Huthi chief threatens to seize oil-rich Yemen province


SANAA: The head of Yemen’s Shiite Huthi militia threatened on Saturday to take control of the oil-rich Marib province, targeted by the group since it seized the capital and central areas three months ago.

“If official authorities do not assume their responsibilities, [we]will act to support the honourable people of Marib,” Abdelmalek al-Huthi said in a televised address to supporters in Sanaa.

Yemen has been dogged by instability since an uprising forced longtime strongman Ali Abdullah Saleh from power in 2012, with Huthi rebels and Al-Qaeda seeking to fill the power vacuum.

The Huthis, also known as Ansarullah, overran Sanaa unopposed in September and have since advanced into mainly Sunni parts of the country.

They have been met with fierce resistance by Al-Qaeda and Sunni tribal fighters.

Huthi accused “certain” tribesmen of wanting to hand over Marib to “Al-Qaeda and the takfiris,” a reference to the Islamist Al-Islah movement that has fought alongside Al-Qaeda’s Yemen franchise against the Shiite group.

On Thursday, Sunni tribesmen ambushed a military convoy travelling between Marib and Sanaa and seized heavy weapons they claimed were destined for the Huthis, tribal sources and witnesses said.

Three soldiers died during ensuing clashes, according to Yemen’s High Security Commission, which demanded late Friday that the tribesmen return the seized equipment.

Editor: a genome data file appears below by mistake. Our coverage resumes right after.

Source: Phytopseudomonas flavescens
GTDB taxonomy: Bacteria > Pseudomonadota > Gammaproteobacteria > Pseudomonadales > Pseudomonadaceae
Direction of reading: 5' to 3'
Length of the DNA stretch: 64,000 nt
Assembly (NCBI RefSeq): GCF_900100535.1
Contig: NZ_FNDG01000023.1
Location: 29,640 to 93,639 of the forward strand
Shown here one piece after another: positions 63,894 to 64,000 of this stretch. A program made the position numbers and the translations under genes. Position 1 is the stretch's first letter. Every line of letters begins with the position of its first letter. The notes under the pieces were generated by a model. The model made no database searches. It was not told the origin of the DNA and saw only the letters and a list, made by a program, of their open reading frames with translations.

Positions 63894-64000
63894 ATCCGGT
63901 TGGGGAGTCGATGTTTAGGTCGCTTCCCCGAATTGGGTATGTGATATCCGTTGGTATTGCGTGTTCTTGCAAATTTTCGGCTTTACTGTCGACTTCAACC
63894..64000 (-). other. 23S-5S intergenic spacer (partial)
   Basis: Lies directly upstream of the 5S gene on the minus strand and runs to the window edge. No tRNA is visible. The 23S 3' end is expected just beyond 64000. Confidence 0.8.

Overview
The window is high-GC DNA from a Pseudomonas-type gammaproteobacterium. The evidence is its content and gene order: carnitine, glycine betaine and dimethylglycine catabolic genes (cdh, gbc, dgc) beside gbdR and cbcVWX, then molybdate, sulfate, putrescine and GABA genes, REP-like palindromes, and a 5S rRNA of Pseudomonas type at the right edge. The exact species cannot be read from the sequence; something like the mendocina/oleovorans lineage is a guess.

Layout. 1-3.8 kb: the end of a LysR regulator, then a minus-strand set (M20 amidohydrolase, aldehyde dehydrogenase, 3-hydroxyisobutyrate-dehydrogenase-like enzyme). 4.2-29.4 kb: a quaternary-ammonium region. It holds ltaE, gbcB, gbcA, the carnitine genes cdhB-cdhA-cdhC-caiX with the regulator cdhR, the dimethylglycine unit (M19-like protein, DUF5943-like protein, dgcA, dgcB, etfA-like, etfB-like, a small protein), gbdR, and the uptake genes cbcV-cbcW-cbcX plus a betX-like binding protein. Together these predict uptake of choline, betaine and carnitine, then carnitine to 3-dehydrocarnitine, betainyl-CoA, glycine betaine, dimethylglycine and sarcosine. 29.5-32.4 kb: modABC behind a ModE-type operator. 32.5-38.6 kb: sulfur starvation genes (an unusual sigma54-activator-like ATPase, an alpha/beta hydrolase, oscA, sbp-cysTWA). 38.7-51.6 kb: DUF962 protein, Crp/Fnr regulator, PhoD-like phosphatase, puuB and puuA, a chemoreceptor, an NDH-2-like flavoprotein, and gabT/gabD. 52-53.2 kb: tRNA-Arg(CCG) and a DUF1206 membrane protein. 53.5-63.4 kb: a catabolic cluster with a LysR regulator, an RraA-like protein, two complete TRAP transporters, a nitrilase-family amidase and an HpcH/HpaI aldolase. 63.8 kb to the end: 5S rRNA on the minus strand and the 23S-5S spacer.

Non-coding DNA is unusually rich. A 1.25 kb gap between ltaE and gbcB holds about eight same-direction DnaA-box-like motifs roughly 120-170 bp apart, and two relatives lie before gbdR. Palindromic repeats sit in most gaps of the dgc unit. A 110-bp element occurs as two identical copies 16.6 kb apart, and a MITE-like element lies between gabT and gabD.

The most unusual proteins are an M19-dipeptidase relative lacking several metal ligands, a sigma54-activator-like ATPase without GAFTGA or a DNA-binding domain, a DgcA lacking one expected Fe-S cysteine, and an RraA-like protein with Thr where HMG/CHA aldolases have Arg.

On Thursday, almost 50 people were killed in a suicide bomb attack on a religious celebration by Huthi supporters in the mainly Sunni city of Ibb.

Twin attacks blamed on Al-Qaeda on Saturday killed a soldier and a police sergeant in the eastern province of Hadramawt, security sources said.

The sergeant was killed by gunmen on a motorcycle as he returned to his home in Seyun, the province’s second town, police said.

In neighboring Shabwa province, one soldier was killed and another wounded when suspected Al-Qaeda militants ambushed their vehicle, a military source said.

Al-Qaeda in the Arabian Peninsula, considered by the United States to be the global jihadist network’s most dangerous branch, has recently carried out a spate of attacks against Yemen’s security forces.



Please follow our commenting guidelines.

Comments are closed.